Rome: Just a stone's throw away from the iconic Piazza Navona, nestled amidst the bustling streets of Rome, stands the National Church of France - San Luigi de' Francesi. Built in the 16th century, this church was designed to accommodate the sizable French community residing in the Eternal City.
Construction on this architectural gem commenced during the papacy of Pope Clement VIII at the end of the 16th century and bears the signature of the same illustrious architects who contributed to the construction of St. Peter's Basilica: Domenico Fontana and Giacomo della Porta.
Within the hallowed walls of this church lie three remarkable masterpieces by the legendary artist Michelangelo Merisi, renowned as Caravaggio.
Art historian Elizabeth Lev sheds light on Caravaggio's artistic journey and his arrival in Rome, stating, "Caravaggio came from Milan. Milan boasts a rich artistic legacy, with luminaries like Leonardo da Vinci residing there for almost two decades. It was in Milan that Caravaggio honed his skills in oil painting. Unlike Florence and Rome, where large frescoes adorned vast walls, Caravaggio learned to work on canvas, creating precise and exquisite paintings. He arrived in Rome in his twenties, eager to make his mark."
However, Caravaggio initially struggled to gain recognition, as the art scene favored more experienced painters proficient in fresco painting with substantial portfolios of drawings. His breakthrough came in 1599, when he was commissioned to work on the San Luigi Dei Francesi, the national Church of the French. For the first time, Caravaggio was tasked with creating large-scale paintings in a chapel for the jubilee year of 1600, expecting millions of viewers. It was a thrilling opportunity that marked a turning point in his career.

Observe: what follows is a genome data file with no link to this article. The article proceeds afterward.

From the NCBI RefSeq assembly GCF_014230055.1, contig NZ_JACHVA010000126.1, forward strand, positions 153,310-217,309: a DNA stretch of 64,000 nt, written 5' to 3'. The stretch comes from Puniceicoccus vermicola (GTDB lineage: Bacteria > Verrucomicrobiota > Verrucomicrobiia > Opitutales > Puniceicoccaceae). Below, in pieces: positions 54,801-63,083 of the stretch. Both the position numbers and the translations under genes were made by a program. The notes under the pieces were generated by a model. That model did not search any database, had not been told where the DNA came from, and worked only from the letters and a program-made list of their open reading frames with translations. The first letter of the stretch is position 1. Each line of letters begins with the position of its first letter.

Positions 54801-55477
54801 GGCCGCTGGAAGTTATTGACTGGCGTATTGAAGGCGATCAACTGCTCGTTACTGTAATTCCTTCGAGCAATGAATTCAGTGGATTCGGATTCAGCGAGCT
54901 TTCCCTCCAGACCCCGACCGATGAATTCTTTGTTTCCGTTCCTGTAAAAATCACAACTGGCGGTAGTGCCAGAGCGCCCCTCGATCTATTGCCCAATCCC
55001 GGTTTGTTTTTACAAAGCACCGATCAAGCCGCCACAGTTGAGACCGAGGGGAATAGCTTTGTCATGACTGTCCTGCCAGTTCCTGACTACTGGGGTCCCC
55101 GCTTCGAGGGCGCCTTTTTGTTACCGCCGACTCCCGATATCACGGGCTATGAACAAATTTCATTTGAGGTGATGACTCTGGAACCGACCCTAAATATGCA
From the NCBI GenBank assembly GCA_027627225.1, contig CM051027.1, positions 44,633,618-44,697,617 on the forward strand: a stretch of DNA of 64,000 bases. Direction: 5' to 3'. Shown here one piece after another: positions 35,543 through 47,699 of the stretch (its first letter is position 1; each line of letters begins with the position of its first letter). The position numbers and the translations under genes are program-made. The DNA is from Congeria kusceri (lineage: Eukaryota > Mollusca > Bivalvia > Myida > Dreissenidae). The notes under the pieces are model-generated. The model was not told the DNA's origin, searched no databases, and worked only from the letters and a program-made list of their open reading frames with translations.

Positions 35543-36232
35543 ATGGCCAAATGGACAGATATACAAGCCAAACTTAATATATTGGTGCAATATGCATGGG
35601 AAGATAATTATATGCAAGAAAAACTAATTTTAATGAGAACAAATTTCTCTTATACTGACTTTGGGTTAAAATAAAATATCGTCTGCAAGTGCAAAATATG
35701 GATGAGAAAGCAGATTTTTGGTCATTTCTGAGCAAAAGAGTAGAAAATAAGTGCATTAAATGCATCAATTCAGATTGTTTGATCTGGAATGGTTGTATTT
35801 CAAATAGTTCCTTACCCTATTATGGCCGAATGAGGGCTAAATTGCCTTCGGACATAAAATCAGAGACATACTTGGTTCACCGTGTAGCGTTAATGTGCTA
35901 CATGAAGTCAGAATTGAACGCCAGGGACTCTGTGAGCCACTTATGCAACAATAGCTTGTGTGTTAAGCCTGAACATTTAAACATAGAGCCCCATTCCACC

These three magnificent paintings by Caravaggio are housed in the Contarelli Chapel, located on the left side of the church. They narrate the story of Saint Matthew, encompassing his divine calling, the inspiration bestowed upon him for writing Holy Scripture, and ultimately, his martyrdom.
The church of San Luigi dei Francesi had a special mission in 1600. The King of France, Henry IV of Navarre, had recently converted to Catholicism from being a Huguenot. The papacy sought to use the church to communicate with pilgrims about the transformative power of conversion. Cardinal Matthew Cantarelli commissioned the chapel's decoration, focusing on the life of St. Matthew. This narrative of vocation and conversion resonates with both priests and the general populace, making it a powerful choice. The paintings depict Matthew, a wealthy tax collector, leaving his former life, writing the Gospel, and, finally, meeting martyrdom. These three pivotal moments in the life of the saint were portrayed by Caravaggio in a groundbreaking manner, revolutionizing the way ancient stories were told through art.